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Three Quick Announcements
none of any great moment
Quickly, before tomorrow’s posting—
The essay published in Leaves in the Wind in two parts under the title “Rules for Writers” also appeared in the Christmas edition of The Lamp under the title “How to Write English Prose.” It is available online at that journal’s webpage, which I discovered only because it was linked by Arts and Letters Daily. Since the format the magazine gave the article is rather attractive and the article appears there in its entirety in one place, it may be a convenient link for those who want to share it with others. (You might, after all. You never know.)
A clarification: There is an old and vexed question regarding the likelihood that Maximus the Confessor was a universalist. In my recent interview with David Artman regarding James Dominic Rooney’s haphazard (but energetic) attacks on what he imagines universalists believe, I asserted that Maximus’s system, whatever his final verdict on this topic might have been, is incoherent unless it is universalist in its final conclusions. I mentioned, however, that there is a single phrase in which Maximus floats the possibility of a soul entering into “ever ill-being.” Apparently, having missed this detail of my remarks, Rooney has posted that sentence somewhere on social media (or so I am informed) as if it were a proof-text disproving my point. It is not. For one thing, Rooney is unfamiliar with the critical questions surrounding Maximus’s at times frustratingly subtle understanding of the possible nature of “ever” and surrounding his metaphysics of this terrestrial (durative) age or aeon, the celestial Aeon of the angels and spiritual powers, and God’s eternity “beyond all aeons.” For another, Rooney is making one ambiguous phrase do a lot of work over against the voluminous evidence of Maximus’s theological reasoning (I offer here a link to a fine article by Mark Chenoweth that notes many—though not all—of Maximus’s strongest statements of universal salvation). And for yet another, my argument remains unchanged: Maximus probably was a universalist, this was almost certainly the issue on which he chose to maintain his famous “honorable silence,” but it scarcely matters because his whole system of theology is irresistibly universalist in its logic. So either he was universalist, or he was a better theologian than he was a believer. In any event, I here provide a link to a short recorded disquisition on the question of Maximus’s universalism by Jordan Wood, as well as an interview with Wood conducted by Larry Chapp that touches on many of the same matters. I also recommend a close reading of Maximus’s seventh Ambiguum for all those in need of unbelievably daunting Epiphany devotional literature.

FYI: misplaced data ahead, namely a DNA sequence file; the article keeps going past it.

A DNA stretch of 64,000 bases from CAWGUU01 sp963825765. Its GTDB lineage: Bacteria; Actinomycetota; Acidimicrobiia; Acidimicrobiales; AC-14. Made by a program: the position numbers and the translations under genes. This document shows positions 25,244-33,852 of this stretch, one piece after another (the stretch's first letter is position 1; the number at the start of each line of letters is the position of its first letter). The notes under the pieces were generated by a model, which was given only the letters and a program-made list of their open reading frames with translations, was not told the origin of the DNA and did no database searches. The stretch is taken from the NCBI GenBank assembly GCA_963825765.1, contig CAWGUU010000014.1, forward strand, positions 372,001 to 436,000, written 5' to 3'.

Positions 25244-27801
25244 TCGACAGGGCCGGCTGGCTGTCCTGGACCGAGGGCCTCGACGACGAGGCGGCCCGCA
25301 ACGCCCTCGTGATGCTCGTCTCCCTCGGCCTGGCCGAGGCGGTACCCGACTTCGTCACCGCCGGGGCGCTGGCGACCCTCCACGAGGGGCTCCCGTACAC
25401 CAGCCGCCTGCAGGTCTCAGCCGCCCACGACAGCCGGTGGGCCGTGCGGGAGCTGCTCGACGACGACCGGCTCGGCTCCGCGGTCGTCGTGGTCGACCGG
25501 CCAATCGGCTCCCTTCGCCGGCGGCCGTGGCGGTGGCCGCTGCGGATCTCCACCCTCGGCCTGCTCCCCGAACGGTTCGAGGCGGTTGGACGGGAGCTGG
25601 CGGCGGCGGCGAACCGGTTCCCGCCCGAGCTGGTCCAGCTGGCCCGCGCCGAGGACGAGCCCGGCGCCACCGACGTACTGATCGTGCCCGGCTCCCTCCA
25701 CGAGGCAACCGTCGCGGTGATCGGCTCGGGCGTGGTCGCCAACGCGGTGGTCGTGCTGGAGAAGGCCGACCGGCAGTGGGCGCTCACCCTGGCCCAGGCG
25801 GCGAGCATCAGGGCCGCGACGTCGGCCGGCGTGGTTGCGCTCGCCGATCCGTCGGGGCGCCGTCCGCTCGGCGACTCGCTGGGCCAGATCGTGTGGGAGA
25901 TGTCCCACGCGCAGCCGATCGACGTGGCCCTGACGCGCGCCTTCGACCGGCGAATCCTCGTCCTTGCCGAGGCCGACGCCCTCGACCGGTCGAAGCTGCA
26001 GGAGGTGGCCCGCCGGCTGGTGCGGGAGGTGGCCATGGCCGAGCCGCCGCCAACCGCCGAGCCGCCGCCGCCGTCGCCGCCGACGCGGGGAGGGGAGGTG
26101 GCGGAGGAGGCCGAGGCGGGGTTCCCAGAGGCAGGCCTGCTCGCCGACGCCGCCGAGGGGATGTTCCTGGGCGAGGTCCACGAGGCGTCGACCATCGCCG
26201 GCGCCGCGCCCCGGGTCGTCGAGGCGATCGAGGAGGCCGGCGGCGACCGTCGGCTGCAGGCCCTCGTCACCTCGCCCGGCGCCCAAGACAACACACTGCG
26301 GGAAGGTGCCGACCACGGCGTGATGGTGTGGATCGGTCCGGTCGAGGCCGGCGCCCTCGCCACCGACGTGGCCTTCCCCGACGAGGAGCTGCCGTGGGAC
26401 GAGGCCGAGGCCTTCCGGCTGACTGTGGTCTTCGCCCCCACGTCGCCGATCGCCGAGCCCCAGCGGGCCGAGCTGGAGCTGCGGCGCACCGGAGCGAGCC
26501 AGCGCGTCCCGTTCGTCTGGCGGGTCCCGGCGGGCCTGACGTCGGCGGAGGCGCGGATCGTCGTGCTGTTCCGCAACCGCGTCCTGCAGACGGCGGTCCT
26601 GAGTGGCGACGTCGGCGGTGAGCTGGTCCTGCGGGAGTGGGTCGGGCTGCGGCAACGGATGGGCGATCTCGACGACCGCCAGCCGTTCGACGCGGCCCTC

Another clarification: Also somewhere among the social media exchanges occasioned by that interview, one of Rooney’s readers apparently expressed amazement that I allegedly spoke of humanity as belonging to the genos of God; the same reader even adduced a passage from Gregory of Nyssa as a refutation (though in that passage Gregory is talking about an entirely different issue and using the word genos for a completely different purpose). In any event, it was not I who made the claim. It was in fact the Apostle Paul, twice, as recorded in Acts 17:28-29. I do not know if he has a Substack page, but questions on this matter should be addressed to him.